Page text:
Anthomedusae are distinguished from the other three orders of Craspedotae (plate 16, 26 and 36) by not having ‘hearing bubbles’ along the rim of the umbrella, but eyes instead (usually four or eight, often numerous eyes, usually of red or black colour). Sexual glands or Gonads (ovaries of females as well as ‘sperm-stock’ in males) do not develop along radial canals as it is the case with Leptomedusae (plate 36) and Trachomedusae (plate 26), but in the wall of the stomach cavity that hangs down from the base of the umbrella cavity. Gonads, with their content – eggs and sperms – being emptied freely into the sea water, usually possess a very delicate form, like feathered leaves (fig. 5 and 6), curled or net-shaped cushions (fig. 2 and 4) etc. The mouth tube, through which the stomach opens at the lower side, is at times prolonged into a trunk (fig. 6), usually split into four big, very tensile and flexible mouth lopes, delicately folded and puckered at the rim (fig. 3, 4 and 5). Some Anthomedusae furthermore possess tender, simple or branched oral arms carrying ‘nettle buttons’ at their free end; they at times originate from the mouth opening itself (fig. 2), at times from the base of the mouth tube or trunk (fig. 6). From the rim of the bell-shaped umbrella initially four tentacles or ‘capturing arms’ generate, that is, from the end of the four radial canals; frequently, however, two opposite tentacles form back with the other two being developed all the more stronger (fig. 1 and 6); their number later increases (fig. 2 and 3). Anthomedusae originate from Tubulariae (Röhrenpolypen, plate 6); until today they experience alteration of generation with these (Metagenesis). Out of the fertilized eggs of the free swimming, highly organized Medusae polyps develop, fixed and much simpler in their organization; they again produce Medusae through budding.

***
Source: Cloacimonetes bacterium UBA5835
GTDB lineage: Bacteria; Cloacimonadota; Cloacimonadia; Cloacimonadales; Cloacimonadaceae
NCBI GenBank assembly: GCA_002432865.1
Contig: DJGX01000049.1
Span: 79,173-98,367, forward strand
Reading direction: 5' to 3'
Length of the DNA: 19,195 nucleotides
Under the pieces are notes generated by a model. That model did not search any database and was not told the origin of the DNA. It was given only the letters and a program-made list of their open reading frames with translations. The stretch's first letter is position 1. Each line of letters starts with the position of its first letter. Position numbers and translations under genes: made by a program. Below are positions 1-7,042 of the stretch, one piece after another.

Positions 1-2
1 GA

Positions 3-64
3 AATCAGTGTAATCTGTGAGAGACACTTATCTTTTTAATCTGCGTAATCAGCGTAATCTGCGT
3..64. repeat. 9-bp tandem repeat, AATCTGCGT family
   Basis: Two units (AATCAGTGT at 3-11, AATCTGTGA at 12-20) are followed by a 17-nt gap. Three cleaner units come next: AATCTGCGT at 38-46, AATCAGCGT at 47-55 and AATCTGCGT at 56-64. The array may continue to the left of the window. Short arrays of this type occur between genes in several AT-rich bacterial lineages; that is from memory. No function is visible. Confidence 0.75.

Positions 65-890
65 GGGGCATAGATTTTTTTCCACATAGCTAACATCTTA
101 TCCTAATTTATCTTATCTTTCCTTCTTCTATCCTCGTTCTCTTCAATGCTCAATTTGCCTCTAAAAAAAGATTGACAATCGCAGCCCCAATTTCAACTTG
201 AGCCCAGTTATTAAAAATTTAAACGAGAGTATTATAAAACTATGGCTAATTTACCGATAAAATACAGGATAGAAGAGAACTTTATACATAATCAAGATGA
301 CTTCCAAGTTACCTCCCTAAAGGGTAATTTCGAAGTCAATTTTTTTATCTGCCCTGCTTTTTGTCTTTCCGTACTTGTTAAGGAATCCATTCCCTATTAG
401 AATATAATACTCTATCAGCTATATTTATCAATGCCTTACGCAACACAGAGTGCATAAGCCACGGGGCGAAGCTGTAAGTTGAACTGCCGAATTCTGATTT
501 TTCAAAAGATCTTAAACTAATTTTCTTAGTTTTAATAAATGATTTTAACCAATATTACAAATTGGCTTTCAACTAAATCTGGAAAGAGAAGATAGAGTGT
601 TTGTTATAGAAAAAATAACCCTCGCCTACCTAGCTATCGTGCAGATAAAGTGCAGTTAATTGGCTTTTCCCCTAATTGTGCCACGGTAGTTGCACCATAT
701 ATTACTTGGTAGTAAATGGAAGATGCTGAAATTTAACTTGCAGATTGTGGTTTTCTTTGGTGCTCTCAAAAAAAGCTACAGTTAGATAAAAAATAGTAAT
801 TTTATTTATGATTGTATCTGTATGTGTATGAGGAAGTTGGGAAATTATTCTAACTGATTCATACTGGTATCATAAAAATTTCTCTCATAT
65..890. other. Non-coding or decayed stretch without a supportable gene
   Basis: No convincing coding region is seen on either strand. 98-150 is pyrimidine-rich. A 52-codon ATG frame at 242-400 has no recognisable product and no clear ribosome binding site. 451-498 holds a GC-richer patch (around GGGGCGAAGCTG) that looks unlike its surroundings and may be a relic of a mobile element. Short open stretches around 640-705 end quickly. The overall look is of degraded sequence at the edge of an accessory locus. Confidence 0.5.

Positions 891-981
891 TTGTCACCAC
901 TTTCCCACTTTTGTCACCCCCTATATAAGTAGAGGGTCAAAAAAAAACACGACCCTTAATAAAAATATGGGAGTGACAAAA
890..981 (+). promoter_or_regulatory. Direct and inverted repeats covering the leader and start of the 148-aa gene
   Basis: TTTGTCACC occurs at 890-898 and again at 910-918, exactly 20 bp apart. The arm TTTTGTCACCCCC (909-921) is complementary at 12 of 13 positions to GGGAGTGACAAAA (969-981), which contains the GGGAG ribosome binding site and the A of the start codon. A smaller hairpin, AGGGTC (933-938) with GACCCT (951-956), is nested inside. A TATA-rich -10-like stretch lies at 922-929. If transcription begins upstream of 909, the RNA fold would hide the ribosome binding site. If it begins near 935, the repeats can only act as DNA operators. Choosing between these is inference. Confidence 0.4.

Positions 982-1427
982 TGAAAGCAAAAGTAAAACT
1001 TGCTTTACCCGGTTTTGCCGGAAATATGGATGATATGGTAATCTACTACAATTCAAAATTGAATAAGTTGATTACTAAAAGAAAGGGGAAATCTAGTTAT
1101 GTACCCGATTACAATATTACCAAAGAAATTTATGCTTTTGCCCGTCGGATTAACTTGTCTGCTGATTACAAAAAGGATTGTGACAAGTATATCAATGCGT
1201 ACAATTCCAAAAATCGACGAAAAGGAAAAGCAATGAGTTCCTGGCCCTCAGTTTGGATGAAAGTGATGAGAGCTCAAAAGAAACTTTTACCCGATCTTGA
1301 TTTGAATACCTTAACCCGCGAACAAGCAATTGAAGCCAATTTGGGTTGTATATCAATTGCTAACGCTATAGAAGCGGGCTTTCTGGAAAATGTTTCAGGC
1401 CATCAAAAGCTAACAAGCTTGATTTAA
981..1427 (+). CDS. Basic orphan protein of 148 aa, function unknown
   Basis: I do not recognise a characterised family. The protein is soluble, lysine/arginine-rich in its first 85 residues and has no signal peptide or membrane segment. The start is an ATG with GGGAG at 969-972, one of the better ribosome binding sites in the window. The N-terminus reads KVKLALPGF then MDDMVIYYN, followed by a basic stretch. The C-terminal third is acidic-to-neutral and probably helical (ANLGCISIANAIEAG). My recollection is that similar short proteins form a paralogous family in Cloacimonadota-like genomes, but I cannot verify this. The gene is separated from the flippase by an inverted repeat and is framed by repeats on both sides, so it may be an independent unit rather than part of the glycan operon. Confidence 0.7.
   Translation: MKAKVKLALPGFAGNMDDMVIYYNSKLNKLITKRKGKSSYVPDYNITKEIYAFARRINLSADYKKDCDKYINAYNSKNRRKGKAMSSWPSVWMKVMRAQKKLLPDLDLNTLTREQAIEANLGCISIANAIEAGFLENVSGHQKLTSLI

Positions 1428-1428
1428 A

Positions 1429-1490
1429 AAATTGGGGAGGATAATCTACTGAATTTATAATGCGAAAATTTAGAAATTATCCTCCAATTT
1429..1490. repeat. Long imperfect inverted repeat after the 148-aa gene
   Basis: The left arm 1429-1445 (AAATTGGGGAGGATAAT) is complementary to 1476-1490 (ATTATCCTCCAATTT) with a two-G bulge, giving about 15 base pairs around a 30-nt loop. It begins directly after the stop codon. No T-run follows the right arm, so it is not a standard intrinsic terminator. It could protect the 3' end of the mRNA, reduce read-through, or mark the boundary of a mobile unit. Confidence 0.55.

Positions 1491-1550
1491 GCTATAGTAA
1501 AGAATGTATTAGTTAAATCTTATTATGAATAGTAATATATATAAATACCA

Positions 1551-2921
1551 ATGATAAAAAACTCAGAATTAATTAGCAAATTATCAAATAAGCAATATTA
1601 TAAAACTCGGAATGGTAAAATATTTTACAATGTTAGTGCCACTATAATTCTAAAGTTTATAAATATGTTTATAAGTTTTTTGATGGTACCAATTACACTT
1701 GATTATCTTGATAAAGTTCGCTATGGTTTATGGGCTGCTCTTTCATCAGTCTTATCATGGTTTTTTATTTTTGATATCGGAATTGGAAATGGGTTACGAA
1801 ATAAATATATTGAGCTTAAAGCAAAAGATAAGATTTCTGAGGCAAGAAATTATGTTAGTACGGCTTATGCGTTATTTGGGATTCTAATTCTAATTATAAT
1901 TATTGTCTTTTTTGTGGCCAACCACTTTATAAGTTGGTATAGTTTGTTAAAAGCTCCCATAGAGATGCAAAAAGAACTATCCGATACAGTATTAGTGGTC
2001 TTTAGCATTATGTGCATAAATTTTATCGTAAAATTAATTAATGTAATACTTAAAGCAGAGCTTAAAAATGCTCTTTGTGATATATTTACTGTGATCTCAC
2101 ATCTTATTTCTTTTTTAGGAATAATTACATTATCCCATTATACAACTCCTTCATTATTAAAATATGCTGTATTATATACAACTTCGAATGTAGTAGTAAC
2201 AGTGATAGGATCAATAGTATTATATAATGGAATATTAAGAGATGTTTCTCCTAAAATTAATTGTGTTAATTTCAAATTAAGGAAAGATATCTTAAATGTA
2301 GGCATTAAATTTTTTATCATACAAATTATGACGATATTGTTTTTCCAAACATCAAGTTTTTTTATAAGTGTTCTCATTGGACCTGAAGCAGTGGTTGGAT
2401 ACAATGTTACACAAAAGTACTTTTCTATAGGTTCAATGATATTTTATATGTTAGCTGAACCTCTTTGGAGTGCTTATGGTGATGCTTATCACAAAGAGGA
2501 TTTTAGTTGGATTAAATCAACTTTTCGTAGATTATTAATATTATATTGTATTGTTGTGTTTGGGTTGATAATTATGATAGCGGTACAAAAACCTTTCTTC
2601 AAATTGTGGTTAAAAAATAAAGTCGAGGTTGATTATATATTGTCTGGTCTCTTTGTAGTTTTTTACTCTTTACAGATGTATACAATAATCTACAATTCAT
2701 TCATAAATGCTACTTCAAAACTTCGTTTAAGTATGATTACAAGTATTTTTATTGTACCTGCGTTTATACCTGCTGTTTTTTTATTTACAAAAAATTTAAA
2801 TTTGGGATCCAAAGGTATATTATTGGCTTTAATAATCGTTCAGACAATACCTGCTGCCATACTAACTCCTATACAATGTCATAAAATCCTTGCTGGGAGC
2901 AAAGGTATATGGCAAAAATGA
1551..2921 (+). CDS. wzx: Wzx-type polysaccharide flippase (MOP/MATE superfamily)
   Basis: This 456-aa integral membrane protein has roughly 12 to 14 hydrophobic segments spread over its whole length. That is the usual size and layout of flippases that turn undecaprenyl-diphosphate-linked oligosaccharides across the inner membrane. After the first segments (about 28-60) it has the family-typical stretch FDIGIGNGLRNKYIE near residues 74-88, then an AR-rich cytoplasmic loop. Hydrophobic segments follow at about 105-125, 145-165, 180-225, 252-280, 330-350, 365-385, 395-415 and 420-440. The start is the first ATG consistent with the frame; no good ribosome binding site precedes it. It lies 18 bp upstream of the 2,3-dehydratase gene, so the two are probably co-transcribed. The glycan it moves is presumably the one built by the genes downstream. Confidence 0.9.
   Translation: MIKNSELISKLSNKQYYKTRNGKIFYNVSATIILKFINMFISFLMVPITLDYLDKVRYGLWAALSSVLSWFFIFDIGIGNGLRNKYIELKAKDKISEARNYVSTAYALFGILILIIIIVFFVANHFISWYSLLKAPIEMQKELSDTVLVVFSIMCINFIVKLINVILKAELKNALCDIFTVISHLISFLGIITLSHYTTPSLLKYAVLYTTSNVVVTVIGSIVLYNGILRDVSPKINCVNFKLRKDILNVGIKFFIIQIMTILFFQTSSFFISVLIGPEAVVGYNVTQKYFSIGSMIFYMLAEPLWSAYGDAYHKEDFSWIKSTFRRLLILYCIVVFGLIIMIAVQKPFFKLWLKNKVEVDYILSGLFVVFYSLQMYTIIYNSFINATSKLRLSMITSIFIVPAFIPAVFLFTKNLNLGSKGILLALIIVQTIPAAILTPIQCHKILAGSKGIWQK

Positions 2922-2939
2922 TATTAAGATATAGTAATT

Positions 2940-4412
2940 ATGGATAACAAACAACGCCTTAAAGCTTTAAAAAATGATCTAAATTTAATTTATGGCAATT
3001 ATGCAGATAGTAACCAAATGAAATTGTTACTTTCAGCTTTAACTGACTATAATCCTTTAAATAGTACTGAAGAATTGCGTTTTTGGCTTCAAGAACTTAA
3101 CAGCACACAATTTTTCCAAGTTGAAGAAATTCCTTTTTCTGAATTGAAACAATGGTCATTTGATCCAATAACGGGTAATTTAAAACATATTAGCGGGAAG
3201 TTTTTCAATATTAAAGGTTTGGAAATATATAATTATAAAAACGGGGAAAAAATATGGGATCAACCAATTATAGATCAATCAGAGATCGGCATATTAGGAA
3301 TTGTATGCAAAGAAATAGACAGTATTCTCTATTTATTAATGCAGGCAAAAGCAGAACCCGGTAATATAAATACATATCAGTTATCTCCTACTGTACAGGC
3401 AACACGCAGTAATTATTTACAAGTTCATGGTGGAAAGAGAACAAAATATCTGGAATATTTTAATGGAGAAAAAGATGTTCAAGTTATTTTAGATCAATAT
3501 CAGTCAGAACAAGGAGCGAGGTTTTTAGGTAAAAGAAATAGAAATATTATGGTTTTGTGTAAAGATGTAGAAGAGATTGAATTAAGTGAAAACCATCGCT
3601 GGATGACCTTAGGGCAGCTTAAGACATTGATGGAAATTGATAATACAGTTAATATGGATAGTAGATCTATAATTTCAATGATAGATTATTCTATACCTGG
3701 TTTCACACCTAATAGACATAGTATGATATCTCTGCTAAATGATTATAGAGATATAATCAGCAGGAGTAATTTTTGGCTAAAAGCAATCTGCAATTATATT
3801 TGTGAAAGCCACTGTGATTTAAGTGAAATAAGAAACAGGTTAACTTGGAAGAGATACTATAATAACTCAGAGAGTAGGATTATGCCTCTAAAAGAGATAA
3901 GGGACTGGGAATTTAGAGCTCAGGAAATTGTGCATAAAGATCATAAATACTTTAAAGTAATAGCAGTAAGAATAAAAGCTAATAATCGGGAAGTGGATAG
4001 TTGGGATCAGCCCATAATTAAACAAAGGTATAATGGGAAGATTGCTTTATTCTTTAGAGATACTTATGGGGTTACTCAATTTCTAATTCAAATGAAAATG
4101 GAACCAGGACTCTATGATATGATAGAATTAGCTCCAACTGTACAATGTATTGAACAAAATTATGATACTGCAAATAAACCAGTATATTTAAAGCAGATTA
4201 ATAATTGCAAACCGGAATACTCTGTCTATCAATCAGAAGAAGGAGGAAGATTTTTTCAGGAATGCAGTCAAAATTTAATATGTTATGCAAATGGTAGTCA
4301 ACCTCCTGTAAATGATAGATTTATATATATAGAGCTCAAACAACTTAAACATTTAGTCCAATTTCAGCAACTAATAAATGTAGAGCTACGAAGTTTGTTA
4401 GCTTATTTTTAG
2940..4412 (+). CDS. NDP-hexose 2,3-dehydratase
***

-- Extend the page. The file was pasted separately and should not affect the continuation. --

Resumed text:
Translation of the original German introduction by Ernst Haeckel:
Phylum of Cnidaria (Nesseltiere); - subclass of Craspedotae (Schleierquallen); - order of Anthomedusae (Blumenquallen).
Translation by VR Translators Bangalore
This is one of the 100 pop science biology illustrations that were published from 1899 – 1904 in Leipzig by Ernst Haeckel through Verlag des Bibliographischen Instituts.
We've scanned the original lithography at 1200dpi on the Epson A3 scanner of A3 scanner huren. You can download a 400dpi JPEG here.